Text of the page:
The Bonnie Brae neighborhood will have its first marijuana dispensary after the city’s licensing department signed off Monday over the objections of some neighbors.
Silver Stem Fine Cannabis, a local company with seven stores, will open a medical and recreational shop at 2331 E. Ohio Ave., around the corner from Bonnie Brae Ice Cream.
Molly Duplechian, the city’s director of excise and licenses, wrote in her decision that Silver Stem had “established both the need and desire” for a dispensary in Bonnie Brae.
She said its supporters far outnumbered its opponents. Supporters believe it will help Bonnie Brae’s economy recover from the pandemic and “bring more foot traffic and vitality to the neighborhood,” she wrote. “It is something that neighbors and customers want.”
Silver Stem applied in March and took part in two public hearings in June. It is not gaining a license but instead transferring an unused license to the Bonnie Brae location. An opening date has not yet been scheduled, the company said in a news release.
“We are very eager to get our store open and serving the neighborhood,” owner Stan Zislis said in the release. “We look forward to working with the neighbors to ensure that our store strengthens the charm and character of the Bonnie Brae and East Wash Park neighborhoods while providing a desired product with adequate security safeguards in place.”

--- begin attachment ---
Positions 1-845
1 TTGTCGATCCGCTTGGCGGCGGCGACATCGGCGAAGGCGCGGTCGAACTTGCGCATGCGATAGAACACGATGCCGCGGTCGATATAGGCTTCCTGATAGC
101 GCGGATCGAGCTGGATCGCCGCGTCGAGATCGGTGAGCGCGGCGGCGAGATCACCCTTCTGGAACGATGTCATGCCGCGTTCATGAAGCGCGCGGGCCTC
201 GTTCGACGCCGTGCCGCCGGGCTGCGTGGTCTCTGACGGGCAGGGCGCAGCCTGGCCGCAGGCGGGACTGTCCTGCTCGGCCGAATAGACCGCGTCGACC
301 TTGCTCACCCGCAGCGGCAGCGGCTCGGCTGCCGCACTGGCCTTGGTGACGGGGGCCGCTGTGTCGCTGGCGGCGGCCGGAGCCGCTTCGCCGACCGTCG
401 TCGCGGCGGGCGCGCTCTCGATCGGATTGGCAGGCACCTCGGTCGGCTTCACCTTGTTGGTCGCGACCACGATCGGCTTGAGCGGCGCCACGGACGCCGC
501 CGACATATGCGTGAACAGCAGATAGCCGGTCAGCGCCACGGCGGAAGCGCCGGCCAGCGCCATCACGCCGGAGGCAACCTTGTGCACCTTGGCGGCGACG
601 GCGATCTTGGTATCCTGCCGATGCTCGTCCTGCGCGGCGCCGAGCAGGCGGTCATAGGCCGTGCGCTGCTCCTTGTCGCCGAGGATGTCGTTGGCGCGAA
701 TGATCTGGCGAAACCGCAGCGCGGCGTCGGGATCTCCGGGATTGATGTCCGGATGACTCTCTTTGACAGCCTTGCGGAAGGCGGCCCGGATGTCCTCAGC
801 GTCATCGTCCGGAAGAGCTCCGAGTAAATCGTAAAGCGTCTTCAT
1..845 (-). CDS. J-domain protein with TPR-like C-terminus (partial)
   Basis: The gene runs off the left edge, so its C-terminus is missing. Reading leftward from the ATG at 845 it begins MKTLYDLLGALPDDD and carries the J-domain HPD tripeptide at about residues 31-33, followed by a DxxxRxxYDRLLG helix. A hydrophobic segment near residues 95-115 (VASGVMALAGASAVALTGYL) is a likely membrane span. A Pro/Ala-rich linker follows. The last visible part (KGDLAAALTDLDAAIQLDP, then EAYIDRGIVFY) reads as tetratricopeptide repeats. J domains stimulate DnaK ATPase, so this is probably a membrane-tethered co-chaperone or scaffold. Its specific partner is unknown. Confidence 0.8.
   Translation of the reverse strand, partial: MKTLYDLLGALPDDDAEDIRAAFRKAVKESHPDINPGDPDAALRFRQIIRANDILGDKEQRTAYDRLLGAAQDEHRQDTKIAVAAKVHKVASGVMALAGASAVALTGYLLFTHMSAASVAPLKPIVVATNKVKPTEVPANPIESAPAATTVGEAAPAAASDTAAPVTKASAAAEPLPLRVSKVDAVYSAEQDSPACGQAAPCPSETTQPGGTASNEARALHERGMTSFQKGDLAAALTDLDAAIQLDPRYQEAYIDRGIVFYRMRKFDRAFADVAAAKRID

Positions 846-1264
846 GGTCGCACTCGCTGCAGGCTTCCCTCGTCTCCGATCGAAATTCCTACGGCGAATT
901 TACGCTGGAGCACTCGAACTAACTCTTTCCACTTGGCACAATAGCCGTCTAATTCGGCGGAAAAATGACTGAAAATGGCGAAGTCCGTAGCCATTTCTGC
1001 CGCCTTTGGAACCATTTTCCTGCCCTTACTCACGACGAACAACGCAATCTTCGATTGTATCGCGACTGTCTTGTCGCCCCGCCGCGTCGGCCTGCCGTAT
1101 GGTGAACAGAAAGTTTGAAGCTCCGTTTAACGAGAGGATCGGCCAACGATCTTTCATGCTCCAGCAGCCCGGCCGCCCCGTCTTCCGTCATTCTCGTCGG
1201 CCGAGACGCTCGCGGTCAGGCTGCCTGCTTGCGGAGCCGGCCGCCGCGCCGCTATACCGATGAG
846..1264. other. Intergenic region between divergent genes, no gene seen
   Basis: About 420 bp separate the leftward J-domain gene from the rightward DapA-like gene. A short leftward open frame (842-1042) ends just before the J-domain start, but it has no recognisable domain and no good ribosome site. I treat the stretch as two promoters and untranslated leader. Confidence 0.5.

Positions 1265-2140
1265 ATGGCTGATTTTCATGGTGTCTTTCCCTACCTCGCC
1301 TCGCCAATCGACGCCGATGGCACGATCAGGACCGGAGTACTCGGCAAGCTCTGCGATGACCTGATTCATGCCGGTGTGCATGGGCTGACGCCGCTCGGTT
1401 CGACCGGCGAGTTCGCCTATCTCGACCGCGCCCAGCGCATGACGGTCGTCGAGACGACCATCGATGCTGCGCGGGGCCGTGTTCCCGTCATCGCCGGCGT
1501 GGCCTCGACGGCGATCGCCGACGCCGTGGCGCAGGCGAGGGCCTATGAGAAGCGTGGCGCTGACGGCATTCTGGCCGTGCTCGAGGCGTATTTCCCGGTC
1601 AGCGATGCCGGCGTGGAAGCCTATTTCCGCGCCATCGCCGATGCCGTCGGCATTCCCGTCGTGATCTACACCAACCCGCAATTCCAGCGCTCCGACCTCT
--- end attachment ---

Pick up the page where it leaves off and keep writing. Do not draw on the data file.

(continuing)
A nearby resident who organized opposition to the Silver Stem location declined to comment on the decision and asked that he not be named because he has received hate mail.
Duplechian wrote Monday that critics don’t like the future shop’s “proximity to an ice cream store and a library that are frequented by children. These witnesses were generally concerned with the prospect that families and children that frequented this area might be exposed to the clientele of the marijuana shop or would otherwise have to linger near” it.
During the city’s eight-month-long approval process, 360 residents supported giving Silver Stem a medical marijuana license at 2331 E. Ohio Ave. and 352 supported a recreational shop there, according to Duplechian. By comparison, 87 residents opposed the medical license and 135 opposed the recreational license, her decision states.
“We will continue our outreach to the neighborhood as we finalize the design of the store,” Zislis said, “but what we stated in our neighborhood meetings and during the licensure hearing remains accurate — none of the product will be visible from outside the store and patrons will not be able to consume products while on the premise or in the surrounding area.”